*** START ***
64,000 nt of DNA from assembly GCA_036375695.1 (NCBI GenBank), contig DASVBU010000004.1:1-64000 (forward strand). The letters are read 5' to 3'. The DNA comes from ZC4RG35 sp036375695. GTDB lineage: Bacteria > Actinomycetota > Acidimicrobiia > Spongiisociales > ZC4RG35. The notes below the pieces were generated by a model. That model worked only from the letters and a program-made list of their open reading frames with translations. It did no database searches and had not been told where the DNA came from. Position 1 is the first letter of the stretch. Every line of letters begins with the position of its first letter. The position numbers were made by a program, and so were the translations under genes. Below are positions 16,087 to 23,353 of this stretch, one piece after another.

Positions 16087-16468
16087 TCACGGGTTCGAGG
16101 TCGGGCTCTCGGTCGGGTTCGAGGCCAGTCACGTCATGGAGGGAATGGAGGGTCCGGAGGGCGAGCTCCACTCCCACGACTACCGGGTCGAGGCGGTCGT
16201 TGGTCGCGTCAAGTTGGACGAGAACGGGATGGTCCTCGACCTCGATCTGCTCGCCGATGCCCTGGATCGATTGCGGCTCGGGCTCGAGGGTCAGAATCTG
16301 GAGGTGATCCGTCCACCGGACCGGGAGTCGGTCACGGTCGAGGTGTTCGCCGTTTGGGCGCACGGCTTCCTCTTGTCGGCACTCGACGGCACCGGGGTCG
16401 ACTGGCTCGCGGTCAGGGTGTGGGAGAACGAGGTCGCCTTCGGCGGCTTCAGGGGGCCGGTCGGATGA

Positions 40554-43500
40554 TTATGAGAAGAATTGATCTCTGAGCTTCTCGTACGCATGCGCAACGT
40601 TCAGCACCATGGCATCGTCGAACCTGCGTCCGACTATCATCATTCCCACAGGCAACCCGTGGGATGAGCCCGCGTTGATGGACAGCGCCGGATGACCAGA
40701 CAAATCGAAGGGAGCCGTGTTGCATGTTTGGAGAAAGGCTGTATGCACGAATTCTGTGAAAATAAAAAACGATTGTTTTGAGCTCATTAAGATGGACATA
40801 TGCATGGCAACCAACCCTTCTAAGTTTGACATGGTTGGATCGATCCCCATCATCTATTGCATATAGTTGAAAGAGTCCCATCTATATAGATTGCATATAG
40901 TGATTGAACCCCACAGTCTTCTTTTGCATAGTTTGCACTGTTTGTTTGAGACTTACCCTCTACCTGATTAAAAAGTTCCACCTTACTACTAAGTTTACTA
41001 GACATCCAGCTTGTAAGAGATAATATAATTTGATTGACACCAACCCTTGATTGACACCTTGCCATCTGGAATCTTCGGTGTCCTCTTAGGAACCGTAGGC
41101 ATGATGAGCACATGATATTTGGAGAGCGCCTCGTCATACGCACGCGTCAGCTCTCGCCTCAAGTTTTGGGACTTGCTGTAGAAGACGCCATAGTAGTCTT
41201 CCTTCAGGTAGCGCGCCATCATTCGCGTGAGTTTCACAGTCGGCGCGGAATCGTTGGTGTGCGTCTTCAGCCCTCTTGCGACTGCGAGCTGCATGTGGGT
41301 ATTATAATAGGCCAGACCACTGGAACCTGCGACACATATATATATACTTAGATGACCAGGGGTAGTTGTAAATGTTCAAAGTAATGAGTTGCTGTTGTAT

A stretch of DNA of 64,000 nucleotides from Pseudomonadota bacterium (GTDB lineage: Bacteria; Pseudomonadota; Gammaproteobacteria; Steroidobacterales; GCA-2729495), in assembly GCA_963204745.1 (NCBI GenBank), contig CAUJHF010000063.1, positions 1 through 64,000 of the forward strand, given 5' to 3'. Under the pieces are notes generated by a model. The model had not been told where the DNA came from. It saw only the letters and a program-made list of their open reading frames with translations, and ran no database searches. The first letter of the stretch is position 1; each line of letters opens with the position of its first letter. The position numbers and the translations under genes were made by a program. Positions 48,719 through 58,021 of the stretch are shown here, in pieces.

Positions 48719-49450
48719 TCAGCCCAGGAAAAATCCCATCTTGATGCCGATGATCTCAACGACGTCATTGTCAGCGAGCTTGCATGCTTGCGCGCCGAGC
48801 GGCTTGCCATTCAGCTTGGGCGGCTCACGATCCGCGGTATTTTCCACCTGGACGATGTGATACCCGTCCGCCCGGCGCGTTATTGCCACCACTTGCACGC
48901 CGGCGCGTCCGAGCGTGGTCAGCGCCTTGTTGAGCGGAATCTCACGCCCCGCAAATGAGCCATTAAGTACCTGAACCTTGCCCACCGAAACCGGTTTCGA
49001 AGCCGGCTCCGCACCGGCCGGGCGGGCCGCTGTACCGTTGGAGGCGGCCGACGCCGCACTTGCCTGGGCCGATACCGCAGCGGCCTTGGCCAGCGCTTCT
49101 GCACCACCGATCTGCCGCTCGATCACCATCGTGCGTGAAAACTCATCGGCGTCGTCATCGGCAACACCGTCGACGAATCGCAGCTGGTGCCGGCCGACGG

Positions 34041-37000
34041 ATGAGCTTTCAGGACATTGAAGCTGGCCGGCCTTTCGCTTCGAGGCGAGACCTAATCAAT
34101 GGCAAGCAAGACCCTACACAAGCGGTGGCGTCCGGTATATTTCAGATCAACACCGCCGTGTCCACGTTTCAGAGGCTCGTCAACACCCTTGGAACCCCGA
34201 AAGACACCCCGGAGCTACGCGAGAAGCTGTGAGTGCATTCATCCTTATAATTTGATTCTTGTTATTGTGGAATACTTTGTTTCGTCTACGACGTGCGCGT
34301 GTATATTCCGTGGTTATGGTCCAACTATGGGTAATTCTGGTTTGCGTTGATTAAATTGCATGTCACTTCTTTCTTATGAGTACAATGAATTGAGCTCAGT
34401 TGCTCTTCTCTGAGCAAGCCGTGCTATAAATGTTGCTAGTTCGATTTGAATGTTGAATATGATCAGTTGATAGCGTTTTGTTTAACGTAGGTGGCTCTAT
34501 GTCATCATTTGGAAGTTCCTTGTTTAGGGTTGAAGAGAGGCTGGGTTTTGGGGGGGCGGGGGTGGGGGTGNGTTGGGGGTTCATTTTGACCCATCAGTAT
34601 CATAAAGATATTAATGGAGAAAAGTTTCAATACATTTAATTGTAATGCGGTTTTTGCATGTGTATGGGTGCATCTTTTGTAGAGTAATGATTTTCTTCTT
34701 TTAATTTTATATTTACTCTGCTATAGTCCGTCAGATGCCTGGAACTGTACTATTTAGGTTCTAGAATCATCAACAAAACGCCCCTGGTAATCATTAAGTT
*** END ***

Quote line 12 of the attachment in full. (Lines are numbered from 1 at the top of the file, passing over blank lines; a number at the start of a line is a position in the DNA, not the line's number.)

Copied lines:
40801 TGCATGGCAACCAACCCTTCTAAGTTTGACATGGTTGGATCGATCCCCATCATCTATTGCATATAGTTGAAAGAGTCCCATCTATATAGATTGCATATAG